I just looked up West Systems Epoxy project guide. They indicate that gelcoat goes over their epoxy so that's extra confirmation of your experience. I have some West epoxy in the garage so I'm good to go.

    Thanks for the advice!
     
  7. Lazy Daze

    Lazy Daze Well-Known Member TECHNICAL Contributor GOLD Sponsor

    Apr 21, 2009
    PA
    Various
    Various
    You know why? 'Cause the person that did all of that testing I was referring to worked hand in hand with West Systems - well, basically, he reached out to them to supply the product and because they knew of him and his accomplishments in the social media world, they sent him the product to use.

    Looking for some good videos to watch? Andy Miller owns a glass repair shop in Wisconsin. I don't know him personally, but he sure seems like a really nice, down to Earth kind of guy. His media webpage is boatworkstoday.com. You can find his video links there and/or search on his website for "gelocat epoxy" and you'll find the videos I mentioned earlier.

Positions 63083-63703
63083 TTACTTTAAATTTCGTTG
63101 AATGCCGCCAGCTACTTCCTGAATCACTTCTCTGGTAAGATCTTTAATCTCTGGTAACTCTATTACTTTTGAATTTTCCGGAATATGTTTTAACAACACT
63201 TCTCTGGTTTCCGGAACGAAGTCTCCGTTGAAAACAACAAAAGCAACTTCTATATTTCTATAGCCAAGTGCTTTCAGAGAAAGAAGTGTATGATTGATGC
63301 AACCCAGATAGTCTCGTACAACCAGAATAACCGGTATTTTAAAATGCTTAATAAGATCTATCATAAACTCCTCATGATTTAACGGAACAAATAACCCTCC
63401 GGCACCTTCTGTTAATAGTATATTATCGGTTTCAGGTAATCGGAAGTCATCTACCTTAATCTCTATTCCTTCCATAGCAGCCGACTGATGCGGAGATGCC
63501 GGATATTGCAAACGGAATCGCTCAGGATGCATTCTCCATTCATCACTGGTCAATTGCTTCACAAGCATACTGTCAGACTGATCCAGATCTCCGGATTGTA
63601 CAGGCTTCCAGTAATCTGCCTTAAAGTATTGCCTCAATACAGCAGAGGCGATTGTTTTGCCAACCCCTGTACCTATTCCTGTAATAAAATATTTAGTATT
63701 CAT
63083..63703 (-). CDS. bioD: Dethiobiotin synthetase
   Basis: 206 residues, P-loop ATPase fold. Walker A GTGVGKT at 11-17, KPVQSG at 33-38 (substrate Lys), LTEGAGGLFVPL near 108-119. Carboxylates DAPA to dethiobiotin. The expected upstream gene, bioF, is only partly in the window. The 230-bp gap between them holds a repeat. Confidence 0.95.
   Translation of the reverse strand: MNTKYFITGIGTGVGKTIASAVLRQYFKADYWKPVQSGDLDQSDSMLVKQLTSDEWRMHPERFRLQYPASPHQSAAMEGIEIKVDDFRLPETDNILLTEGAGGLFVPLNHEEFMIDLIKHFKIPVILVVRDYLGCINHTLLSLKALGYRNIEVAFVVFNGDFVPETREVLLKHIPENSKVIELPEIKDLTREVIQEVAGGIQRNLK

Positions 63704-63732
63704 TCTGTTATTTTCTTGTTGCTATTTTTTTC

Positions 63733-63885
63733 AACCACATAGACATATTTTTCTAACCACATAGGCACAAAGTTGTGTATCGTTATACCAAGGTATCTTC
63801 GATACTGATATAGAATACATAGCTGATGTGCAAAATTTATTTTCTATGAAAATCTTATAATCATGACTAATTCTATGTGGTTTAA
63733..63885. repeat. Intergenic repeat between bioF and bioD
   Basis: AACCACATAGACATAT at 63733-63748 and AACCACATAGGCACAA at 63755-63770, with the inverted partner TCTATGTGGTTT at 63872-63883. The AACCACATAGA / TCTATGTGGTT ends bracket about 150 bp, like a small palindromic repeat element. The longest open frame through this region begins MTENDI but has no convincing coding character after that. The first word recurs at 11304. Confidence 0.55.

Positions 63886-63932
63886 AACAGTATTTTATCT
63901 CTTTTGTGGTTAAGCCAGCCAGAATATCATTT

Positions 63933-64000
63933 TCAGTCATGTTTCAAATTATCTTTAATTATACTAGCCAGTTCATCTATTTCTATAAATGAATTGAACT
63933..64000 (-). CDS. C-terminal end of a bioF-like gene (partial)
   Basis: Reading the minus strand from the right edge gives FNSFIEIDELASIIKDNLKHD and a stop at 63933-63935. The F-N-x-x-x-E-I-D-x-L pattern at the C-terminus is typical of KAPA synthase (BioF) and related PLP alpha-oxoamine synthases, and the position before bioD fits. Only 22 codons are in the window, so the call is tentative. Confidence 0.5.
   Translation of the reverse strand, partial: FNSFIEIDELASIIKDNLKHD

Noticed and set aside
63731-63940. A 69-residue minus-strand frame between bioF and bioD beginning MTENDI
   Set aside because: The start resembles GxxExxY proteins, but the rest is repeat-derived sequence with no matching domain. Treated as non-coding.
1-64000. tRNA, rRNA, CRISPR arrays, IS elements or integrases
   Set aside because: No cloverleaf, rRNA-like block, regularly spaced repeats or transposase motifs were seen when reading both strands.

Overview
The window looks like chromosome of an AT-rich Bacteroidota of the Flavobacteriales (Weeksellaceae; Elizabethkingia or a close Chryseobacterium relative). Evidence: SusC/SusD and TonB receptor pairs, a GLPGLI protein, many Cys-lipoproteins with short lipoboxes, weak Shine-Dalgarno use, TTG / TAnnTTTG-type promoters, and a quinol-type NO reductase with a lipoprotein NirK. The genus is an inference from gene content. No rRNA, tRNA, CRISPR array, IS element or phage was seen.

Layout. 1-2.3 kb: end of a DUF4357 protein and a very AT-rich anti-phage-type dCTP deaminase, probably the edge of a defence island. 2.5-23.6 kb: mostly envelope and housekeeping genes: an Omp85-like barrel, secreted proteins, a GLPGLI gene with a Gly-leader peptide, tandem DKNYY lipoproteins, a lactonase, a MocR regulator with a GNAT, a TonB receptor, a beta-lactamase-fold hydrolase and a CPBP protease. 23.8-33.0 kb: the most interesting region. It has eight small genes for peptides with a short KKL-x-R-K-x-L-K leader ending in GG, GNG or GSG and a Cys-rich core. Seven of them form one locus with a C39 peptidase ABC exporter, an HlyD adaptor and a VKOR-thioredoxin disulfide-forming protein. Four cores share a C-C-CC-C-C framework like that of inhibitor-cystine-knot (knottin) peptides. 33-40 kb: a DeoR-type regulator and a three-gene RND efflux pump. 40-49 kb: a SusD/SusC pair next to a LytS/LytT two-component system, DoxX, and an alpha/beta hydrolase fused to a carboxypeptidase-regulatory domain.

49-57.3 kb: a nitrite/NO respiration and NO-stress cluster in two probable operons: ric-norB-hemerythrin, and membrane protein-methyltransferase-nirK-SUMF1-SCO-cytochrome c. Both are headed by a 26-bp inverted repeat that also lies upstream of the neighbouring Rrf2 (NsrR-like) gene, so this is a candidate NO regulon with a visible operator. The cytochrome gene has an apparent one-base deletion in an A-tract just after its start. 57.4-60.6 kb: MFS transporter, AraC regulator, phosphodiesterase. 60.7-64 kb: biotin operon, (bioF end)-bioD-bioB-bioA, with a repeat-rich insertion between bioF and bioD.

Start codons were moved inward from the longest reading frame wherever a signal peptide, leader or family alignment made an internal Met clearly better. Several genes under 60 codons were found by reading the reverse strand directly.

If you start watching his videos... be forewarned... you will need a big pot of coffee to watch all of his videos. Not because they are boring or uninteresting - far from it - but because you WILL binge watch ALL of them!!! They're addicting!
     
  8. b_arrington

    b_arrington Well-Known Member GOLD Sponsor

    Feb 21, 2007
    Setauket, NY
    2018 Back Cove 34
    Cummins QSB 6.7 480
    Oh yeah, I burned an hour plus last week watching him. Rabbit hole city right there, in a good way.
     
  9. KevinC

    KevinC Well-Known Member